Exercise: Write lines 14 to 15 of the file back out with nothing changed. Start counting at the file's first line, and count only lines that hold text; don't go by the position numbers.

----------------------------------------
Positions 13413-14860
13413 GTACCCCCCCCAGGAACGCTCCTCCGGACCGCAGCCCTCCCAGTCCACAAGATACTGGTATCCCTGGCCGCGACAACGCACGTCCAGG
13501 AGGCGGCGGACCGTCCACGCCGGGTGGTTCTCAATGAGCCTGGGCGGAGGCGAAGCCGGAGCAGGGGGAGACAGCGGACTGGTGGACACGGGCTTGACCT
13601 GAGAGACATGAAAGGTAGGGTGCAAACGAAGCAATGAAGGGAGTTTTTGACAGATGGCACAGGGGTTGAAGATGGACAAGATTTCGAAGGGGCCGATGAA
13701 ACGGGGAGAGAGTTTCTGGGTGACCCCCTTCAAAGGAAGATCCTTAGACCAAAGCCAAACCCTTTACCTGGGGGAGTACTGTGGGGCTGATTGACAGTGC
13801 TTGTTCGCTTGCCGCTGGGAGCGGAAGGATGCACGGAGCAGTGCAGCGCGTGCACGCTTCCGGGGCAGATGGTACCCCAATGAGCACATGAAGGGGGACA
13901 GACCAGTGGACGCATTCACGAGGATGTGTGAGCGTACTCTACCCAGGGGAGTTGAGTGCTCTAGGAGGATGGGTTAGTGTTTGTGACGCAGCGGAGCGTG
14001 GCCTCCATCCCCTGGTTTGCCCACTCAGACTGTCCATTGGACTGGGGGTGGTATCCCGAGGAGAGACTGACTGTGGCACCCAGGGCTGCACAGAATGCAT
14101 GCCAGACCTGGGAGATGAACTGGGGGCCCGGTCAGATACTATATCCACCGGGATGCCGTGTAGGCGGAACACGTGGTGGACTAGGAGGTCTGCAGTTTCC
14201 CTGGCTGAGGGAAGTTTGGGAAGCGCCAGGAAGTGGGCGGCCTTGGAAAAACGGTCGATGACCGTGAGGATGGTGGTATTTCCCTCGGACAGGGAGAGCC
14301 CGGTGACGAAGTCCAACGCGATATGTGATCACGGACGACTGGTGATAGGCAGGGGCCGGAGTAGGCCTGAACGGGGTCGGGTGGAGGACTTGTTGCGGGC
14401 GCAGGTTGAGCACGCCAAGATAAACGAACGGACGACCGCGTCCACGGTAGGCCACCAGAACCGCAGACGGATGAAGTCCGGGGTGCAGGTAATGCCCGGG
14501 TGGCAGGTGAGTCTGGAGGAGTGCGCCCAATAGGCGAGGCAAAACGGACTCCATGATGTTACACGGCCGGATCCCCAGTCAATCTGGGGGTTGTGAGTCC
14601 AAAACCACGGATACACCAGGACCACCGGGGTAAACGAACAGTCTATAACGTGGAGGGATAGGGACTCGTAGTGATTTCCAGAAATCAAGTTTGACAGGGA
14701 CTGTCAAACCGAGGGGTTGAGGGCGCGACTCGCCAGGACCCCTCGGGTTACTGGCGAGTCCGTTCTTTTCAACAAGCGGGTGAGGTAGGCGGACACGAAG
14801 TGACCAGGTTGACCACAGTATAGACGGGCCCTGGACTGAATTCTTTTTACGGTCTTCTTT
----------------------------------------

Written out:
14601 AAAACCACGGATACACCAGGACCACCGGGGTAAACGAACAGTCTATAACGTGGAGGGATAGGGACTCGTAGTGATTTCCAGAAATCAAGTTTGACAGGGA
14701 CTGTCAAACCGAGGGGTTGAGGGCGCGACTCGCCAGGACCCCTCGGGTTACTGGCGAGTCCGTTCTTTTCAACAAGCGGGTGAGGTAGGCGGACACGAAG